COVID-19 incidence continued to increase for the sixth consecutive week through July 25, with the most recent 2-week period being 97 confirmed cases per 100K*14days (see Figure 1 below). When this metric approaches or exceeds 100, sustained and widespread community-based transmission is occurring.
- Current incidents rates match where they in March when the hospital surge, PPE shortages, and imposition of stay home orders emerged.
- We are well into the second of what could be multiple forthcoming waves in the coming year or two.
- Geographically, all parts of the county are affected but the I-5/I-99 corridor from Everett down to Lynnwood remains the focus of most intense transmission.
- Snohomish County’s COVID-19 hospital census remains stable in the mid 20s county-wide. About 30 Snohomish County residents are hospitalized with COVID-19 overall (a few are hospitalized in neighboring counties).
- This dissociation between rising case reports and flat hospitalizations is occurring because 60% of recent cases are in the 15-39 y/o age group. Only about 5% are >70 years of age (roughly half of what we saw earlier in the pandemic), we remain concerned about increasing absolute numbers of cases in the elderly and a sustained increase in hospitalizations if this continues (see Figure 2 and Table below). Age drift from younger to older groups and increased hospitalizations are beginning to emerge in other parts of the state and also occurred in Florida’s lead up to its hospital surge (see linked Institute for Disease Modeling report).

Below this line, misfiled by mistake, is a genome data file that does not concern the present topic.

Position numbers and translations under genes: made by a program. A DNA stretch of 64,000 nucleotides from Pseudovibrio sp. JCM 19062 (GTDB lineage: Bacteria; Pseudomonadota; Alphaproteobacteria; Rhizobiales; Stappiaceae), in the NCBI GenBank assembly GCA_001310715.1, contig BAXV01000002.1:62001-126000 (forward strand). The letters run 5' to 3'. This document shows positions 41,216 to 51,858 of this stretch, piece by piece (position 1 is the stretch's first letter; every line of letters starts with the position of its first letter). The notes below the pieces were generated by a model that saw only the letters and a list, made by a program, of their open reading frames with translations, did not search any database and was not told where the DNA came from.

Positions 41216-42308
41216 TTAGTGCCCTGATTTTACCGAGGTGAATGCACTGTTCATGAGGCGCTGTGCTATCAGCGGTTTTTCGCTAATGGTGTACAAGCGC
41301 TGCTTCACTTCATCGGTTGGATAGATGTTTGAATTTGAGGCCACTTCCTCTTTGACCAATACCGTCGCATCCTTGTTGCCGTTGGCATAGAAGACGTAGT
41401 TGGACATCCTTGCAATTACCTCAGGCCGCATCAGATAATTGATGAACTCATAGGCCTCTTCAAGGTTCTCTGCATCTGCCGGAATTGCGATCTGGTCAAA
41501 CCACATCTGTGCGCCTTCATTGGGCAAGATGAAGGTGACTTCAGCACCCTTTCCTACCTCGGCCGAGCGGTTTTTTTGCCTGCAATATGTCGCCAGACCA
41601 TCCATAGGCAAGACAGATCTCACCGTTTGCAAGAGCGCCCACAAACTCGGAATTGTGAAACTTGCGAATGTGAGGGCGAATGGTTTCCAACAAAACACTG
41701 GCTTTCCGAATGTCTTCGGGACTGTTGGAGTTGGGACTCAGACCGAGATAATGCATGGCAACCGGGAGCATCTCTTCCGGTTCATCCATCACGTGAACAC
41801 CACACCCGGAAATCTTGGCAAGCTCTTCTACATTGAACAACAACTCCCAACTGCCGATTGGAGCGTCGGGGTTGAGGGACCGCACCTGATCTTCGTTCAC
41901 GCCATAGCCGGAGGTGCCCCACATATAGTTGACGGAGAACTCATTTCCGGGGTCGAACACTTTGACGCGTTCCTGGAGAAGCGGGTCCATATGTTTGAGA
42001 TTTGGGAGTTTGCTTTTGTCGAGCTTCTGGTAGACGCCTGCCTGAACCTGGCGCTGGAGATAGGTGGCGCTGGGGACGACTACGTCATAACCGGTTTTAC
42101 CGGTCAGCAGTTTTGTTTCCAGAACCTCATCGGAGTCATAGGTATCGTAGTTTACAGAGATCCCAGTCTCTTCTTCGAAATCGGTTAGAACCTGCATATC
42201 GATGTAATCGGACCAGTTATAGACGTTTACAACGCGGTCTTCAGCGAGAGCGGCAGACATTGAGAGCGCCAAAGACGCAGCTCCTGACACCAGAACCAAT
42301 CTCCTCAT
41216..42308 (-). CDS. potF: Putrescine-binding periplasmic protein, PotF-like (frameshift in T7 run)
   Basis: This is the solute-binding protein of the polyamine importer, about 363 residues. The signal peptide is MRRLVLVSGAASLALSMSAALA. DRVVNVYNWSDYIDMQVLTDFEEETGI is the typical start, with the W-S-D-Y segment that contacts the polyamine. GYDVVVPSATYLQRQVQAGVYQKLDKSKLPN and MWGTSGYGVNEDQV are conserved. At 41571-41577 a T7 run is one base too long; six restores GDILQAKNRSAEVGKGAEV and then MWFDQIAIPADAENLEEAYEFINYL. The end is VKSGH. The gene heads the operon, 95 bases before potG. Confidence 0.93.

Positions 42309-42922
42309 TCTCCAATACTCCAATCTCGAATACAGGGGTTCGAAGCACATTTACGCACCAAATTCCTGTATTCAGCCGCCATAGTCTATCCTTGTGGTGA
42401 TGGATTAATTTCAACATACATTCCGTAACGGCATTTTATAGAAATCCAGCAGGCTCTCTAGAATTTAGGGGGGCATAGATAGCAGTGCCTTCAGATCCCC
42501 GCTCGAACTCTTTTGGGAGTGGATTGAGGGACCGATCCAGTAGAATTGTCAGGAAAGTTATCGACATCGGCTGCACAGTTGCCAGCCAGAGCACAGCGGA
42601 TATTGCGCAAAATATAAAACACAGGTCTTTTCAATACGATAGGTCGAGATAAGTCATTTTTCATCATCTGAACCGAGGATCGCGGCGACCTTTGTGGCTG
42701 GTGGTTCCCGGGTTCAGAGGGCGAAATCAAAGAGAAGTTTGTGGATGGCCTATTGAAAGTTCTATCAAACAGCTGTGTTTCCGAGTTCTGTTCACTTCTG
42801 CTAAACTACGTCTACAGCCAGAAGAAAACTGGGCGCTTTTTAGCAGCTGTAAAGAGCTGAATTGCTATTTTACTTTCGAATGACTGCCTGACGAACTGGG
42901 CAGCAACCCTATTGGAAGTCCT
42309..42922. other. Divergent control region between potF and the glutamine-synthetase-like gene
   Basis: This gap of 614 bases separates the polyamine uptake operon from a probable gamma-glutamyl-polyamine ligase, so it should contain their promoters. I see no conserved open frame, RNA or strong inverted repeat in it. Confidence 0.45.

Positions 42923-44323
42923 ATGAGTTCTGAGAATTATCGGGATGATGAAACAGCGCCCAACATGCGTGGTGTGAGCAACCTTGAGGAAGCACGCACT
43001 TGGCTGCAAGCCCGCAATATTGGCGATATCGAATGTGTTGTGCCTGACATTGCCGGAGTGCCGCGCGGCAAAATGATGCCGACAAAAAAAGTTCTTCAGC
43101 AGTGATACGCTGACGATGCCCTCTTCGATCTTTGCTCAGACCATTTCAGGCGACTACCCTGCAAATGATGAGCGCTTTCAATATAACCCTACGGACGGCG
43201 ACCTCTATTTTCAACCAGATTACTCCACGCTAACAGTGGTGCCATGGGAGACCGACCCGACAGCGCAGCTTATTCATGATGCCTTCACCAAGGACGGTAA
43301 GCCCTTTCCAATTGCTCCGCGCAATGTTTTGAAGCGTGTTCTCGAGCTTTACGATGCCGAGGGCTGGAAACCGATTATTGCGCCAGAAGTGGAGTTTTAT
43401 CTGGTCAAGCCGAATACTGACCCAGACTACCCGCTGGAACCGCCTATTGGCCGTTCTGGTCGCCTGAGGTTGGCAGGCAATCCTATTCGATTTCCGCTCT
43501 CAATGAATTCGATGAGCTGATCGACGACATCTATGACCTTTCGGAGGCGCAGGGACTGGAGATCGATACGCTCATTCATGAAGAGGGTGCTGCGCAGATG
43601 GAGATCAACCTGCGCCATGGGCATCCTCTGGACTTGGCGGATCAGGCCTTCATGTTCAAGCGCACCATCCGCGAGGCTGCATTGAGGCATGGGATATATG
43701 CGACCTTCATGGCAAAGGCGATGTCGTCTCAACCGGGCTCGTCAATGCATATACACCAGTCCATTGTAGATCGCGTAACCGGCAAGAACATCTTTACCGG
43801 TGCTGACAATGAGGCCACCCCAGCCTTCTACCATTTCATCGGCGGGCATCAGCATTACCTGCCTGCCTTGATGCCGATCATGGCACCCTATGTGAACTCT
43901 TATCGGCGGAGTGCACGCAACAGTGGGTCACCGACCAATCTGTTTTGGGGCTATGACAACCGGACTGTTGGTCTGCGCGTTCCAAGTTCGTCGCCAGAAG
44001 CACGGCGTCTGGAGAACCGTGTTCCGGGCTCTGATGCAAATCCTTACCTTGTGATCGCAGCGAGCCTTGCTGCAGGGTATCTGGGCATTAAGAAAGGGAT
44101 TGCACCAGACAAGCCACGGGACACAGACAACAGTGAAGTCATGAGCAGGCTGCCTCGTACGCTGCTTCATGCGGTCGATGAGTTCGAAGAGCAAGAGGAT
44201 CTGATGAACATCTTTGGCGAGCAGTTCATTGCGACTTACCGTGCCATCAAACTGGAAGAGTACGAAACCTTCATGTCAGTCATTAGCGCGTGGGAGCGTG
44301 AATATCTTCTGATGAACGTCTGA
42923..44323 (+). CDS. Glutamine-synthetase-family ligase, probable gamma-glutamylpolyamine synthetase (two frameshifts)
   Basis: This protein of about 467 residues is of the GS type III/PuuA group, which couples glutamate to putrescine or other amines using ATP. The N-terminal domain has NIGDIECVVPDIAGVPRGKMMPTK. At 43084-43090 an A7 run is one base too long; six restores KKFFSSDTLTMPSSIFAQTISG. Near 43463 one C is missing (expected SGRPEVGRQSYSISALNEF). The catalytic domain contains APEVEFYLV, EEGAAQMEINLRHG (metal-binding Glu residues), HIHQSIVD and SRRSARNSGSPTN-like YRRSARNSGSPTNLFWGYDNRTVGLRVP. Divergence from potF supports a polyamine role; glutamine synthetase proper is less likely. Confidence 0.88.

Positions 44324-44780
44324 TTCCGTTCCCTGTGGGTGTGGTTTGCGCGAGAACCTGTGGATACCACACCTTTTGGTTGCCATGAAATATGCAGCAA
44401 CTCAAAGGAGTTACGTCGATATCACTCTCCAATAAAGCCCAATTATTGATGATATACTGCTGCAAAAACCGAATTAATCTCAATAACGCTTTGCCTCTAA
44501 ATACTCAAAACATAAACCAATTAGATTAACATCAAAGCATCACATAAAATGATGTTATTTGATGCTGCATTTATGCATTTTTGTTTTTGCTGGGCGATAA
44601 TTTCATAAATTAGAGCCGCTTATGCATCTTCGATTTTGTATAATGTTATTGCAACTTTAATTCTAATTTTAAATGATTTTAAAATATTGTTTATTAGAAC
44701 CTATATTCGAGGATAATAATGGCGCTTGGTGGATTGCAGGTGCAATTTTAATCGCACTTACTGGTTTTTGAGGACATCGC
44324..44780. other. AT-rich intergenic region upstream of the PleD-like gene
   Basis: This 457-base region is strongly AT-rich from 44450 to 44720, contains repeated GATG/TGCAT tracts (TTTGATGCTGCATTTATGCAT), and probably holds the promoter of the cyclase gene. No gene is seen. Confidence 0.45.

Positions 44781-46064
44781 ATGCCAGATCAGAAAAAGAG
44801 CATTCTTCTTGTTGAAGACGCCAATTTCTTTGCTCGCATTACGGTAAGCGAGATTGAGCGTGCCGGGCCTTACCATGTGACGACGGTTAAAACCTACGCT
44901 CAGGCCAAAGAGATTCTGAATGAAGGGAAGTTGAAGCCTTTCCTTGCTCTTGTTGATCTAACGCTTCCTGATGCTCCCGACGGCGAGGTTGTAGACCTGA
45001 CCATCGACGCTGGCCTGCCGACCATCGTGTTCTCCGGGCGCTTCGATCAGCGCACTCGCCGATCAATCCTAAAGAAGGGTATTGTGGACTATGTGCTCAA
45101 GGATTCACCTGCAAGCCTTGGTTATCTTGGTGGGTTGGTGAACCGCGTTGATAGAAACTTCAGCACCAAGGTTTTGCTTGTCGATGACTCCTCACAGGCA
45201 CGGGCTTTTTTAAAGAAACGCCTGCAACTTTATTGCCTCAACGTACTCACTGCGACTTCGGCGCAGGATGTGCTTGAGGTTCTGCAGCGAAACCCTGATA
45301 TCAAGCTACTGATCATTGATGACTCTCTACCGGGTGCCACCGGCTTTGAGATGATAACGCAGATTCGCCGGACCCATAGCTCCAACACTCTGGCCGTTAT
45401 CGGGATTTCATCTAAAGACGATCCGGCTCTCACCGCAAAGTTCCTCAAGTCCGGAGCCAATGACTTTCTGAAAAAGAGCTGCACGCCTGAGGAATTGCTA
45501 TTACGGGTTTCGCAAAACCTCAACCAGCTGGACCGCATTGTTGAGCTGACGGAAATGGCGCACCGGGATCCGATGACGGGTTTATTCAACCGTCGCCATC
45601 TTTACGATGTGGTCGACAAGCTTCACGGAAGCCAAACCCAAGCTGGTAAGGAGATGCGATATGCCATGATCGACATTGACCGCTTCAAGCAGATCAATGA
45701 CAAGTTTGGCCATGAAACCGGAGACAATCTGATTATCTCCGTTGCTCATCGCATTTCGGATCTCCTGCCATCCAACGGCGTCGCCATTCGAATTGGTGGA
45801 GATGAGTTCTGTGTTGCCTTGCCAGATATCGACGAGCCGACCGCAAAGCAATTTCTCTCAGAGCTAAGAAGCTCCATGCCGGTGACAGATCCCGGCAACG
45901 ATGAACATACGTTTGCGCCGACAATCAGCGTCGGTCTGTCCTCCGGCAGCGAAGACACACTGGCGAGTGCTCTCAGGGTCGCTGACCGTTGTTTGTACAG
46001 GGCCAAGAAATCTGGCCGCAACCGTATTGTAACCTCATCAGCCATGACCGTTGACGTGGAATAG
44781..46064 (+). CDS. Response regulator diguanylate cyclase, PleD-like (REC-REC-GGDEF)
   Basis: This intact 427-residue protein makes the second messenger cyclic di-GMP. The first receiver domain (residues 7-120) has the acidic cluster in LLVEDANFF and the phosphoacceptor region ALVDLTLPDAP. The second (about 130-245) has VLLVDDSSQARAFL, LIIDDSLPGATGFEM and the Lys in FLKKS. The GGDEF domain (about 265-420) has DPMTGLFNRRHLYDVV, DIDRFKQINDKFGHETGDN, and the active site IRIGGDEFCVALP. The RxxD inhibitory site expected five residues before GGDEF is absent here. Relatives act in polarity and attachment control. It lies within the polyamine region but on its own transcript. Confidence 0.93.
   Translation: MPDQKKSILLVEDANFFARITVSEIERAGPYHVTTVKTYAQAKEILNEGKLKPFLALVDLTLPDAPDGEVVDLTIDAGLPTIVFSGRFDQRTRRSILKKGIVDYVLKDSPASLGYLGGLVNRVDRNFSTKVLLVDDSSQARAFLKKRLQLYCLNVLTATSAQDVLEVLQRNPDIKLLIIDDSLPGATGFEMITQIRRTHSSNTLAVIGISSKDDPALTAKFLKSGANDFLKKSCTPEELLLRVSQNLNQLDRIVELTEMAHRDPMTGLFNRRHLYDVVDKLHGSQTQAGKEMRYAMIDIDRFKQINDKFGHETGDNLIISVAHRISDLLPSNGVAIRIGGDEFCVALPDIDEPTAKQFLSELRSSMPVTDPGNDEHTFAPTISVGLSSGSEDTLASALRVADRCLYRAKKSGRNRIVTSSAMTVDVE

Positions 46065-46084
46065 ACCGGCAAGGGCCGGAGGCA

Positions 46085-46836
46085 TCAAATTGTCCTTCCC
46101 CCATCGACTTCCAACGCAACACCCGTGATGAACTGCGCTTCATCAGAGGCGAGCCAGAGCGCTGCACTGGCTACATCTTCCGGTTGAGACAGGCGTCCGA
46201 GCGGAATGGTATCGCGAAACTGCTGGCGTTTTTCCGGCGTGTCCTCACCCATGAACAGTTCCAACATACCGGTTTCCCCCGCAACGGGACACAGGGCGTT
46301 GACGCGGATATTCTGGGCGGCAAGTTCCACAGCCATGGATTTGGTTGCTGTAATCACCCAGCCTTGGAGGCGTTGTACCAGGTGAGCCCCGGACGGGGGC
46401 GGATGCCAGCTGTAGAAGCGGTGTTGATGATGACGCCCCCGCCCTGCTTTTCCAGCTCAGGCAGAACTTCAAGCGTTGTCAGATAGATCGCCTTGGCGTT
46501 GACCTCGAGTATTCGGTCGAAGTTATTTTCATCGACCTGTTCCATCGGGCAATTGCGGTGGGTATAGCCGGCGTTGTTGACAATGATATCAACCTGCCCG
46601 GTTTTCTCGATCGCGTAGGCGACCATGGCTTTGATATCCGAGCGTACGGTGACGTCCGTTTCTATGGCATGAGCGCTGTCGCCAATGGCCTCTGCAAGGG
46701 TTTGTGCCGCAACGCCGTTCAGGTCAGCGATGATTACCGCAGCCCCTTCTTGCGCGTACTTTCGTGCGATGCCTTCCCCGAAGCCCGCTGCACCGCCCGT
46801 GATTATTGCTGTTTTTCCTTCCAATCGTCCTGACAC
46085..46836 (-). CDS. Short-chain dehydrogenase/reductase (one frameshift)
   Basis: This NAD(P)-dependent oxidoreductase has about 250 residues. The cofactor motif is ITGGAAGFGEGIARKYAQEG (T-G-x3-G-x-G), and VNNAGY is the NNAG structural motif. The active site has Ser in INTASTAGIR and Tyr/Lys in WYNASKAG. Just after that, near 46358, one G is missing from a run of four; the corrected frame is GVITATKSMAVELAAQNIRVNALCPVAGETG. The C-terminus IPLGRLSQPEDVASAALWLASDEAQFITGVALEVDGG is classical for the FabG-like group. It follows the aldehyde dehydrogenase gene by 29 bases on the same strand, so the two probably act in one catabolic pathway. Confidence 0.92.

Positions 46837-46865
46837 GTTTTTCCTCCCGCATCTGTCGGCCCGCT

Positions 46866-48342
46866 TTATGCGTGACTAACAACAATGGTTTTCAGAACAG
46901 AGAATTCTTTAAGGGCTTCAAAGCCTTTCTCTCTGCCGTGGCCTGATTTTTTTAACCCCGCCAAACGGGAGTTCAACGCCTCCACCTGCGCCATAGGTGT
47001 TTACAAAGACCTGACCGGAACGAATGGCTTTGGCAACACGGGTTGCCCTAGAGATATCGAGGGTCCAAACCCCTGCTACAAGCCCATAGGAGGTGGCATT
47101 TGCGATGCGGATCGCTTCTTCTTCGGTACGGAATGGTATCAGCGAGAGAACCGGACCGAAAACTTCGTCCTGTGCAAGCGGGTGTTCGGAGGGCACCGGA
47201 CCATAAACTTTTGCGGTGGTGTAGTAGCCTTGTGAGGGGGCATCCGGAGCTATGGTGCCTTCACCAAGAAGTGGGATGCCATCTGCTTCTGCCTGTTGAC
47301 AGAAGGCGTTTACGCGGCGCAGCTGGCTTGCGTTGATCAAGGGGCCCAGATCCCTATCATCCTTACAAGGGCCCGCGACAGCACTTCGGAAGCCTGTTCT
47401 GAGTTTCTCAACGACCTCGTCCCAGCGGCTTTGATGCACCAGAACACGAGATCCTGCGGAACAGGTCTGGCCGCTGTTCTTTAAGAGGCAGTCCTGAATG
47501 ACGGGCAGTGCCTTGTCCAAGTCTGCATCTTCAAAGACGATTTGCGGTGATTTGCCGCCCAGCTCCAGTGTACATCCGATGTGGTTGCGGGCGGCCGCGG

- We have seen a slight increase in LTCFs cases and outbreaks over the past couple of weeks (3 adult family homes, 1 assisted living facility with memory care, and 1 skilled nursing facility), but nothing yet has approached what we were seeing during March-May.
- While there are no imminent plans for a retreat to Phase 1 in the Safe Start sequence, you may have noted the Governor’s dialing back on gatherings and discretionary activities. Also, we are now on an indefinite hold regarding progression through the Safe Start phases, remaining in Phase 2.
- Much of this remains in our collective hands to flatten the curve, especially the use of face coverings in public, maintenance of 6’ of distancing with non-household members, avoiding crowds and gathering greater than five non-household members, and limiting our non-household social contacts to a stable cohort of five-or-less.
- At the current time, a gathering of 10 people in Snohomish County currently carries an estimated risk of 5-10% that one or more infected people will attend. If the gathering is 25, the risk increases to 12-23%.
For more COVID-19 data, visit and/or bookmark the following websites:
Recommendation for remote K-12 learning to start the school year
This wave of COVID-19 is also affecting our local recommendations for K-12 school operations. The Health District last week recommended that K-12 schools start out in distance learning mode, albeit with some limited in-person attendance for small cohorts of students with high needs or no distance learning resources.